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By Jordan Ballard-Kriegh, Ally Author

Adapt. Improvise. Overcome.

To a Navy sailor, these words are everything. It’s a mantra to get them through training, a reminder during their tours of duty, and a strategy for facing adversity – both at home and overseas. These are things Dan Shockley knows all too well.

“Drydocks are used for ship construction and maintenance, and I spent a lot of time over 22 years in drydock,” Dan explained. “After I retired to Sacramento, I started playing vintage baseball and they encouraged us to pick our own nicknames. We used 1863 rules, the era during Lincoln’s presidency. I served aboard the U.S.S. Lincoln, and we drydocked in the Persian Gulf in 1996. It made sense, and they called me Drydock.”

Drydock’s 22 years of military service on seven different ships, facing many different and difficult situations, are what prepared him for his cancer diagnosis in May 2012 and his subsequent surgeries.

Phase 1: Adapt

Drydock and Dr. Ronald Galliano, colorectal surgeon at Tripler Army Medical Center, discussing a pathology report after successful colon surgery.

When Drydock turned 50, he knew it was time to schedule his first colonoscopy (guidelines now state that all people should start screening at age 45). It was something he knew needed to be done, even though there was no family history of colon cancer, so he made the appointment. What was meant to be a routine colonoscopy quickly became something much more dangerous.

His doctor found 100 polyps in the inner walls of his colon and rectum, all which had a 100% chance of developing colon cancer – a severe, unfortunate symptom of the hereditary colon cancer syndrome he was diagnosed with. The fancy name for this rare disorder is Attenuated Familial Adenomatous Polyposis, also known as AFAP, and impacts less than .03% of the population.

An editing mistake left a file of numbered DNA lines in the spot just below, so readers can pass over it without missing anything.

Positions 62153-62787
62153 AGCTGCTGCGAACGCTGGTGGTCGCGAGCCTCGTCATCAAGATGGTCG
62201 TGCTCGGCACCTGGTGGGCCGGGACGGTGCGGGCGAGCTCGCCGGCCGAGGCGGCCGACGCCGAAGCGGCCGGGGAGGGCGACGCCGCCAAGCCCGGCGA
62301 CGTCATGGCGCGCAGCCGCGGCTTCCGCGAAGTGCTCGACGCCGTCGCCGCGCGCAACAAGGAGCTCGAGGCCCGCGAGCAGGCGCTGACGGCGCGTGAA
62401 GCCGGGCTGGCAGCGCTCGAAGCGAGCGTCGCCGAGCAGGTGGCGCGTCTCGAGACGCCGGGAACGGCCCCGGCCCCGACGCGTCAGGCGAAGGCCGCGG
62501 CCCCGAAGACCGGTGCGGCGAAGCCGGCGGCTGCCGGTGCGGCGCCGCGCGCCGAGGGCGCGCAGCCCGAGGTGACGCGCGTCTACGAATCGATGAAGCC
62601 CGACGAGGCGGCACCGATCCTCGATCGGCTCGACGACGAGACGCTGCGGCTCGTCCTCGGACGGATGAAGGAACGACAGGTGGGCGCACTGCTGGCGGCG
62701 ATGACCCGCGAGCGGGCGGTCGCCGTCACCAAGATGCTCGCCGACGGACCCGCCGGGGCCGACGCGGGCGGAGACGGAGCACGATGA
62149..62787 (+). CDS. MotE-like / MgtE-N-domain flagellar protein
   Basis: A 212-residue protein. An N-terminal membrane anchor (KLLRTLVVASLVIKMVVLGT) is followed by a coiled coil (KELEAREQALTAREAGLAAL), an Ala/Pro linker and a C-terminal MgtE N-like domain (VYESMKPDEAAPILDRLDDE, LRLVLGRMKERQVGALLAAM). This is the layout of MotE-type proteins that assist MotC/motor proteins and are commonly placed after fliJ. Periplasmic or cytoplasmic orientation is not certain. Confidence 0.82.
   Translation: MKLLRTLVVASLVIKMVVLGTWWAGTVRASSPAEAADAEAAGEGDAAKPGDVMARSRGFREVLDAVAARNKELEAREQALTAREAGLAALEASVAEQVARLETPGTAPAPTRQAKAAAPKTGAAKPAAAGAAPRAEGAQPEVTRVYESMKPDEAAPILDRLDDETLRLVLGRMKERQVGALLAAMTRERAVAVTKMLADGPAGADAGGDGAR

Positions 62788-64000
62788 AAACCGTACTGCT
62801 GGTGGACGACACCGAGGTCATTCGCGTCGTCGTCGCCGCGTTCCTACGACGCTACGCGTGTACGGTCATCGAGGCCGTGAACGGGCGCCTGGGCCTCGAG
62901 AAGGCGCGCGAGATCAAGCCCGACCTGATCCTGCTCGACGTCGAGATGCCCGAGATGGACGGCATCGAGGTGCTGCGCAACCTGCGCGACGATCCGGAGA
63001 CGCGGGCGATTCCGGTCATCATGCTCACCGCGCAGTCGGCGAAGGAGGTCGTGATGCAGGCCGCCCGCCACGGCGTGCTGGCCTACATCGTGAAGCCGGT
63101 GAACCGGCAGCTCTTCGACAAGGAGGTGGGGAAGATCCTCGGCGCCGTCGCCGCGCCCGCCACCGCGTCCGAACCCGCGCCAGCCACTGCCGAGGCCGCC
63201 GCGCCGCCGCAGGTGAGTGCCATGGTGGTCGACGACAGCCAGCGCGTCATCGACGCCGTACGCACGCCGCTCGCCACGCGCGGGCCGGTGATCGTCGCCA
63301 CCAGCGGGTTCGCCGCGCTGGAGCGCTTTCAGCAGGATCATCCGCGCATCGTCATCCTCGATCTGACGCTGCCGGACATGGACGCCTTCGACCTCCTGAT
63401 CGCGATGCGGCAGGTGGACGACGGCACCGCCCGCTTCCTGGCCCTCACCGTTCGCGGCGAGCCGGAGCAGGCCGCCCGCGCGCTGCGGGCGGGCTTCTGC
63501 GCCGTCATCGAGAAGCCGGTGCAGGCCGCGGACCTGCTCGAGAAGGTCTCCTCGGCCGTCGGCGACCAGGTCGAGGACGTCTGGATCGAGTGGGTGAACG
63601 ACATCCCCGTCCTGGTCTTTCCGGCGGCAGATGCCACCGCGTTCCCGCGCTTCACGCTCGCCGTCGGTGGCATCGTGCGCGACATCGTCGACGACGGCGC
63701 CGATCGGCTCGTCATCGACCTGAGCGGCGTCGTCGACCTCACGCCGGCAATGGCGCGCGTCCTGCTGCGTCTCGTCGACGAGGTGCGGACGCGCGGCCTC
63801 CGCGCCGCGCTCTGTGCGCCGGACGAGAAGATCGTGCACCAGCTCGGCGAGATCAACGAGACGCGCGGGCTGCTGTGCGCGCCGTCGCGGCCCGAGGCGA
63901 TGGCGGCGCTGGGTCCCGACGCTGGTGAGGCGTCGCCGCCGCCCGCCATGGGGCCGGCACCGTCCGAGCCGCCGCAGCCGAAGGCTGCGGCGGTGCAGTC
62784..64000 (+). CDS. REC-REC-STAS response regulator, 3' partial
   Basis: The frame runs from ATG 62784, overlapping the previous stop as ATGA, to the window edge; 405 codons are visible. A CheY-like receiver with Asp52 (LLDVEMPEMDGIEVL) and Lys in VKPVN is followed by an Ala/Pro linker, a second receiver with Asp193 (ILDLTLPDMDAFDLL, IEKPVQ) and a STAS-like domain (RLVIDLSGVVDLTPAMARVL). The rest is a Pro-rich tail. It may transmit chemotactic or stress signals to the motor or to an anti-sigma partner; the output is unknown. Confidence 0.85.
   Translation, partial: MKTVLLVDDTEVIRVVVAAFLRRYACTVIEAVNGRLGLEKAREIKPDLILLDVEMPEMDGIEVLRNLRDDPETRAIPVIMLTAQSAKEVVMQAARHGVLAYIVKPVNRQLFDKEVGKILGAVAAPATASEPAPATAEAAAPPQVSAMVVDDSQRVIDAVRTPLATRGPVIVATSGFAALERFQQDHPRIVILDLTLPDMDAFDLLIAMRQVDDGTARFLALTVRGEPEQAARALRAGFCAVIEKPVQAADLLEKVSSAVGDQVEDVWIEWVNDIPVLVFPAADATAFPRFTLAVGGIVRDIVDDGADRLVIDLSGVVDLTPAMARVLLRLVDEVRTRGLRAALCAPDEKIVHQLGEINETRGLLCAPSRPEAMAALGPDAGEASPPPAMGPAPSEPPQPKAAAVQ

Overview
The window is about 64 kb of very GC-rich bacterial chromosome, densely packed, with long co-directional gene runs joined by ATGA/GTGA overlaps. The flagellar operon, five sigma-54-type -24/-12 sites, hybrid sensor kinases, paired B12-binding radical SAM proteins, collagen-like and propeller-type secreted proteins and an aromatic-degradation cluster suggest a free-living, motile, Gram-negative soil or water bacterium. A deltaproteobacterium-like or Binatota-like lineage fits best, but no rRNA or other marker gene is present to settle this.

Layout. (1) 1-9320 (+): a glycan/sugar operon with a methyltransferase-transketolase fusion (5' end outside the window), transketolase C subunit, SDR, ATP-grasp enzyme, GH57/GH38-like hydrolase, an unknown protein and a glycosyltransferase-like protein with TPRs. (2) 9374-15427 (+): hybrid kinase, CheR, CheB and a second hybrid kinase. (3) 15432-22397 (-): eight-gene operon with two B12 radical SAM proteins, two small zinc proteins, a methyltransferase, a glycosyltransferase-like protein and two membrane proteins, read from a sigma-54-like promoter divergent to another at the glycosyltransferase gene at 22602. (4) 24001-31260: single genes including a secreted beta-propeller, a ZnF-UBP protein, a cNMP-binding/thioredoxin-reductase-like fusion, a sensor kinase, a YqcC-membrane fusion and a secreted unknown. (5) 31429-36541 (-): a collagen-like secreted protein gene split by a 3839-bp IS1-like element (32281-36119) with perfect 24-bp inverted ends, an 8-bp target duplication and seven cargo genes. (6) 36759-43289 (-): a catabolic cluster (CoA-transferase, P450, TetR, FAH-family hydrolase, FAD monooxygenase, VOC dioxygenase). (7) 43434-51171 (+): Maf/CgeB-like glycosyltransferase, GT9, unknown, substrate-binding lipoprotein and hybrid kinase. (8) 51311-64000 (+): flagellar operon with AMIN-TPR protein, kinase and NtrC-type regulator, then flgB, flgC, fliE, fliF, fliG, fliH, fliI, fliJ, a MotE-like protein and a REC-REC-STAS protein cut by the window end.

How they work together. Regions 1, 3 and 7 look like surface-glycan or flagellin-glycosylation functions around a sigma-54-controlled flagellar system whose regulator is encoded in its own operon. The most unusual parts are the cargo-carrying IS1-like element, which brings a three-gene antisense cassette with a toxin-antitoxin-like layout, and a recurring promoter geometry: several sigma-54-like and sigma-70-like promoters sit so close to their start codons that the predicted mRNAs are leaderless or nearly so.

“When they said I would need major surgery, I went into battle mode,” Drydock said. “Two weeks after my first colonoscopy, they had me scheduled for a surgery to remove my colon, rectum, and anus – and it was a good thing they did. During my surgery, they actually found and removed a tumor that was stage zero colon cancer.”

Drydock’s skilled medical team removed the mass and the polyps, leaving him with a permanent ileostomy. 

“I’m blessed enough that I can go about my business as if nothing happened,” he said. “I enjoy my life, give back and share my journey, and you’d never know about my ileostomy by just looking at me.”

Phase 2: Improvise

Drydock with Dr. Henry T. Lynch.

Research was an important part of Drydock’s decision process regarding his surgery and recovery afterward. However, AFAP is a complicated condition and the information surrounding it is limited. Most of the research available was pioneered by Dr. Henry Lynch, who discovered this rare disorder and began his study of AFAP in 1984.

Few people have the chance to meet the doctor who discovered their condition but Drydock was lucky enough to already have a connection to Dr. Lynch. Both his genetic counselor and colorectal surgeon were colleagues of Dr. Lynch. Seven months after Drydock’s diagnosis and surgery, he met the pioneering doctor on February 20, 2013.

“We set up a private lunch to discuss my case, and it was so much more than just a medical discussion,” Drydock said. “Dr. Lynch was a former Navy man, so we were able to talk about our Navy days and swap stories between talking about my condition.”